US 2938254 A
Description (OCR text may contain errors)
May 3l, 1969 J. A. GAYLORD 2,938,254
WEBBING ADAPTER Filed Nov. l0, 1958 INVENTOR. ./oH/v A. GAYLORD ATTORNEY United States Patent WEBBING ADAPTER John A. Gaylord, San Rafael, Calif., assignor to H. Koch & Sons, Corte Madera, Calif., a partnership Filed Nov. 10, 1958, Ser. No. 772,939
Claims. (Cl. 24--171) This invention relates to a webbing adapter.
The usual adapters or buckles used on webs or straps for adapting the webs or straps to any suitable length or tightness have the disadvantage that when turned upside down or when subjected to certain forces, loosen the grip on the web and allow the web to slip.
It is the primary object of this invention to provide means in such webbing adapters for positively holding the clamping or web retaining element of the webbing adapter engaged with the web yet be suiciently yieldable to permit manipulation and release of the clamping element at will.
Particularly it is an object of the invention to provide a resiliently yieldable tension device to positively hold the clamping bar or web retaining bar of a webbing adapted in web retaining position in any attitude of the webbing and of the webbing adapter.
l am aware that some changes may be made in the general arrangements and combinations of the several devices and parts, as well as in the details of the construction thereof without departing from the scope of the present invention as set forth in the following speciiication, and as defined in the following claims; hence I do not limit my invention to the exact arrangements and combinations of the said device and parts as described in the said specification, nor do I confine myself to the exact details of the construction of the said parts as illustrated in the accompanying drawings.
With the foregoing and other objects in view, which will be made manifest in the following detailed description, reference is had to the accompanying drawings for the illustrative embodiment of the invention, wherein:
Fig. 1 is a front elevational view of a webbing adapter with tension device thereon. t
Fig. 2 is a side view of said webbing adapter.
Fig. 3 is a cross-sectional view of said webbing adapter.
Fig. 4 is a sectional view of said webbing adapter, the section being taken on lines 4-4 of Fig. 1.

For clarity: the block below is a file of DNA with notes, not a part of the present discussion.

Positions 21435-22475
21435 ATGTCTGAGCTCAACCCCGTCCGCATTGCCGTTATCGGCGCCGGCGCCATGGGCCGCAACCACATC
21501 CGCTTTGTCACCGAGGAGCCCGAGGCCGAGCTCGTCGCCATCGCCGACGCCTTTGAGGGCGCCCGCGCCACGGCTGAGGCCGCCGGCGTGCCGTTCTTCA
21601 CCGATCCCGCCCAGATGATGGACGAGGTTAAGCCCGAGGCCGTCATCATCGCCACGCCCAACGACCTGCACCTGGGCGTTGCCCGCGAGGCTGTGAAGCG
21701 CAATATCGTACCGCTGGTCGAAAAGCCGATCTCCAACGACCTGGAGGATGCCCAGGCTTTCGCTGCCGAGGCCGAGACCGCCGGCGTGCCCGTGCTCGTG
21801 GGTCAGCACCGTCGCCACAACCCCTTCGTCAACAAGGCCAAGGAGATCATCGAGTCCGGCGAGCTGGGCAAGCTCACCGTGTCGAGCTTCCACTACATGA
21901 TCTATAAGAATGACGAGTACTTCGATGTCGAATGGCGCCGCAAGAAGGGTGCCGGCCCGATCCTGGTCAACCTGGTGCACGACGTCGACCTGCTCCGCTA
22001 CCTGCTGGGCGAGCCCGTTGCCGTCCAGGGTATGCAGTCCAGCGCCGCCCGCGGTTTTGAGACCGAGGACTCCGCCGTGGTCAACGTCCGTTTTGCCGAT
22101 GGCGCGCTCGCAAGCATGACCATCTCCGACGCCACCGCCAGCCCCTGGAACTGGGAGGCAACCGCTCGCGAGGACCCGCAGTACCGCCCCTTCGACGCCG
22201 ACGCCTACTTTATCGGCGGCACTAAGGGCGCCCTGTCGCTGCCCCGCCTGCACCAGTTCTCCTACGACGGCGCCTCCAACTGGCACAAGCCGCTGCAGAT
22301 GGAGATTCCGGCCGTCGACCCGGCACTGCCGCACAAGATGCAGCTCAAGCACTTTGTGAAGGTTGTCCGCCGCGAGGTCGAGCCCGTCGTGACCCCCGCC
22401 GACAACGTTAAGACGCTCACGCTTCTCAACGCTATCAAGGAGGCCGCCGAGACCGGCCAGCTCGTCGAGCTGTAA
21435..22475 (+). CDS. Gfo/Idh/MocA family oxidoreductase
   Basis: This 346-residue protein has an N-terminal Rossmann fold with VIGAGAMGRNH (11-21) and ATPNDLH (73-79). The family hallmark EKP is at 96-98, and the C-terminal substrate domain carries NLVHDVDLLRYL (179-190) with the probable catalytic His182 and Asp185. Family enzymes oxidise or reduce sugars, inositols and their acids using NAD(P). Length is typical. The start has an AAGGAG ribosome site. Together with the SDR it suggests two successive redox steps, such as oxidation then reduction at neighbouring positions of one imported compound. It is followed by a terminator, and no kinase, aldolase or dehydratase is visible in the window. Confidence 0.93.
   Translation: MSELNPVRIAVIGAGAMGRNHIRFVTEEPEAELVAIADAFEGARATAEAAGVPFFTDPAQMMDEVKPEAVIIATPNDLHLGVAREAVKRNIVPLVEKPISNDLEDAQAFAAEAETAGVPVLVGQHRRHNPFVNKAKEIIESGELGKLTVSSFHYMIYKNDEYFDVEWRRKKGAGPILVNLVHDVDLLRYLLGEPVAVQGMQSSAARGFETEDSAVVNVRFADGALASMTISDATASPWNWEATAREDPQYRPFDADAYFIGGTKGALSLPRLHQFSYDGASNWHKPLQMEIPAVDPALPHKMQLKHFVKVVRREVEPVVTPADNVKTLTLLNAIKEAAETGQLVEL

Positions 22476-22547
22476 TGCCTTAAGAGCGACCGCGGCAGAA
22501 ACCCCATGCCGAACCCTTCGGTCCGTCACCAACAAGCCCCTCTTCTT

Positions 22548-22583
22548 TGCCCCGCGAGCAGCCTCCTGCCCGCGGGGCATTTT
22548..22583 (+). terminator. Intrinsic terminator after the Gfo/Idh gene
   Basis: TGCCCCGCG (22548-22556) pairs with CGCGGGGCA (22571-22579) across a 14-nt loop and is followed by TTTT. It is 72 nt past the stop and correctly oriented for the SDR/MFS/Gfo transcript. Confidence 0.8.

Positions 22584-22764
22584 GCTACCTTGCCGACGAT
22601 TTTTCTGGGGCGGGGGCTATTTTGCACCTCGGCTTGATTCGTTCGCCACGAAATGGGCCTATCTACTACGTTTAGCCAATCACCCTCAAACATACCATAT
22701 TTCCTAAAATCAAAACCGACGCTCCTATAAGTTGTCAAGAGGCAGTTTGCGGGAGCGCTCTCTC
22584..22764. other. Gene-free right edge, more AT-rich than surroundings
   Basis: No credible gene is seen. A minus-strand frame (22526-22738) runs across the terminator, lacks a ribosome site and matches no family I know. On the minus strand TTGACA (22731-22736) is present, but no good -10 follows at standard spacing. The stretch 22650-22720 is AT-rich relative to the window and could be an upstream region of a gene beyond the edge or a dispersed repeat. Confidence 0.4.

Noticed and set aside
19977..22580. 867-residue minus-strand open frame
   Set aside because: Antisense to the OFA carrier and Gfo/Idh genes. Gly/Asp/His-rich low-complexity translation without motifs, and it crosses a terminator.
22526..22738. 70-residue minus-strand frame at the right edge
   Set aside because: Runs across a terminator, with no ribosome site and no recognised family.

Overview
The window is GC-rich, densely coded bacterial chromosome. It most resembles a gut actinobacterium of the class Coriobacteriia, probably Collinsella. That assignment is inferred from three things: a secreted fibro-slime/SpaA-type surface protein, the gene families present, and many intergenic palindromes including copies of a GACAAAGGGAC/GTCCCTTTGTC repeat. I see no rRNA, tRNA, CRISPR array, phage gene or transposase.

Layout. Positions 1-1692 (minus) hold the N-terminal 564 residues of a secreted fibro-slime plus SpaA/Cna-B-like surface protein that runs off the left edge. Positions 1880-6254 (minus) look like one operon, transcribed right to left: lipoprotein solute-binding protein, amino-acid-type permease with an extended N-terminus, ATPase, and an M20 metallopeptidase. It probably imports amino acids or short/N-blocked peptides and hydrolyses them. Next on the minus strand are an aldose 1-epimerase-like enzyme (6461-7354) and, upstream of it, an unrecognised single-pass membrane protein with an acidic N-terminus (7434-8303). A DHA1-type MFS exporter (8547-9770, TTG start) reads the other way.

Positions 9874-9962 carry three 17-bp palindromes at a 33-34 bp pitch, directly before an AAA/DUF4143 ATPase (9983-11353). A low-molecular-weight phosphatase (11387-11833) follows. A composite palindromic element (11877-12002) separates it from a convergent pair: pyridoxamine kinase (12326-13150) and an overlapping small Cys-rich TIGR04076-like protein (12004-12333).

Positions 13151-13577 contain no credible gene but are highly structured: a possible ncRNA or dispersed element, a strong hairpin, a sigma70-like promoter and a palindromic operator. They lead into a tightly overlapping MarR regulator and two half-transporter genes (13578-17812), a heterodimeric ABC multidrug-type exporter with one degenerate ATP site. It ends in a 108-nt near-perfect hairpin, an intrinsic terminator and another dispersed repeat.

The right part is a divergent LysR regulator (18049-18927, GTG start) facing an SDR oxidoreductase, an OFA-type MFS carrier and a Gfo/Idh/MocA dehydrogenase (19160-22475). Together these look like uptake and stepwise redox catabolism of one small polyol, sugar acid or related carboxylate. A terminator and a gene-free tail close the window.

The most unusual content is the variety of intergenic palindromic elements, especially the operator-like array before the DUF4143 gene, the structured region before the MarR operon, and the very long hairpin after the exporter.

Fig. 5 is another sectional view of said webbing adapter, the section being taken on lines 5-5 of Fig. 1.
Fig. 6 is a front elevational view of a webbing adapter with web engaging slot and with wide looped spring in the tension device.
Fig. 7 is a sectional view of the webbing adapter shown in Fig. 6.
The usual webbing adapter is a kind of buckle which permits slip or slide adjustment of webs or straps thereon. Positive holding of the web at adjusted length or tension is particularly important in webbing of parachutes where the adapter or buckle assumes various, sometimes unexpected, attitudes and positions yet firm attachment of the web is imperative in all such attitudes.
The usual webbing adapter includes a generally rectangular frame 1 provided with a loop for a strap or suspension line. The loop 2 in Fig. l is formed as a round hole 3 for a strap or line. The loop 4 in Fig. 6 is formed as an elongated slot 6 for a wider web or strap. The rectangular frame 1 in each includes cross members 7 2,938,254 Patented May 31, 1960 and 8 connected by vertical sides 9 so as to inclose a generally rectangular space 11. Near the lower crossmember 7 farthest from the respective loop, on which latter the adapter is usually suspended, is a web retaining bar or clamping bar 12. Each end of the web retaining bar 12 has a vertical slot 13 therein so as to straddle the adjacent vertical side 9 of the frame and be slidable along the sides 9 toward and away from the lower cross member 7. The lower face of the web retaining bar 12 is suitably serrated for gripping a web or strap 14 between it and the lower cross member 7. Usually the web 14 is inserted between the retaining bar 12 and the lower cross member 7 and is then played around the top of the retaining bar 12 and upon itself so that a pull exerted on the upper branch 16 of the web 14 presses down the retaining bar 12 on the lower branch 17 of the web 14 and thereby tightens the grip thereon. lWhen the frame 1 is inverted or when the pressure and tension conditions change in a peculiar manner, the retaining bar 12 frequently loosens its grip and allows the web 14 to slip. In critical situations, such as suspension from a parachute, such slippage of the web may be extremely dangerous and damaging.
The tension device to prevent accidental loosening of the grip on the web includes a tension bar 21 located between the retaining bar 12 and the top cross member 8. Projections 22 extend from each end of the tension bar 21 toward the retaining bar 12 and bear against the latter outside of and beyond the respective edges of the web 14 so as to space the intermediate portion of the tension bar 21 from the upper branch 16 of the web 14 on the top of the retaining bar 12.